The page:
It is a bit misinterpreted what we can do within our tuning. The pivots are built into the core skating system. You won't be able to just feel like you did in NHL 12. We can tune how the control is read based on inputs and how those are interpreted into the system, we can also tune physical parameters and how attributes impact them such as agility with and without the puck, backwards vs forward skating, momentum impacts on turning radius at speed and how much speed is lost when turning, etc. You can also play with the skating on different game styles and play with some of the skating sliders we have available this year to see what impact some of the overall changes can make on how it feels but no matter what the core system was built with more physical reality in mind to capture one of the biggest differentiators in how things play out in the real world of hockey.

    And I do see that as a battle against your opponent and not just the mechanics in the game. If your opponent just skates straight, then it is easy. If they change their pace/check their speed, cut over on you, accelerate, etc., you start to have to make a decision. Do you stay back and leave the slightly bigger gap because they are now wider and less of a threat? Do you cross over and try to keep a tight gap giving them a chance to cross over into the inside? Do you slow to a glide minimizing the gap and give them a chance to skate by with speed? When do you choose to pivot to forwards? If too early, they can cut back on you, if too late, they may beat you with speed around the outside. In a system where you can just stay square and not have to pivot or commit, a lot of that one on one battle is lost.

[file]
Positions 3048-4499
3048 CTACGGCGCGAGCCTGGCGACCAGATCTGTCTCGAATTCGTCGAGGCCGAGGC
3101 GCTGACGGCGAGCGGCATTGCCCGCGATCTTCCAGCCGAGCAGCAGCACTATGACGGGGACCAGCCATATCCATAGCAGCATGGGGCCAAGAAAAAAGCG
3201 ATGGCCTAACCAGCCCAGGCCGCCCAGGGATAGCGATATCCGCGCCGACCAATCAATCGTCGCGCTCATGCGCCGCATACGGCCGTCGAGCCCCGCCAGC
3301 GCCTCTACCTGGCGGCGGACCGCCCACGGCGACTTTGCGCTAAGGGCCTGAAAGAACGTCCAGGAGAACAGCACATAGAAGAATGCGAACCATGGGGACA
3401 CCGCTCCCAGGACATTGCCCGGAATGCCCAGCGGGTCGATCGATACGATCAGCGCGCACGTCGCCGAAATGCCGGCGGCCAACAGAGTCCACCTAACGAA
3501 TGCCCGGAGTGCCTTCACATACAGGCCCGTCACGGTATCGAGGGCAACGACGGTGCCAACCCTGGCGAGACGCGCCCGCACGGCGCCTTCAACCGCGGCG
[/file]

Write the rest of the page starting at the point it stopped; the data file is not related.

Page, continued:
The bold part should be a priority along with fixing human controlled goalies. The balance between offense and defense is still very unfair. I find it deplorable that goalies are still in a horrible state after 2 years. Fix it already.
  • Zeroshift wrote: »
    It is obvious at this point that the development team isn't interested in giving more control to players. I disagree that the current engine is all that realistic, it just isn't, making a game more unresponsive isn't realistic, and I don't know how that became a thing.

    I just hope you realize that committing to the current 'vision', 'path', or whatever you want to call it is going to lead to even worse places for the game than it's already in, but by all means, keep going that way, I'm curious to see how long people deal with it.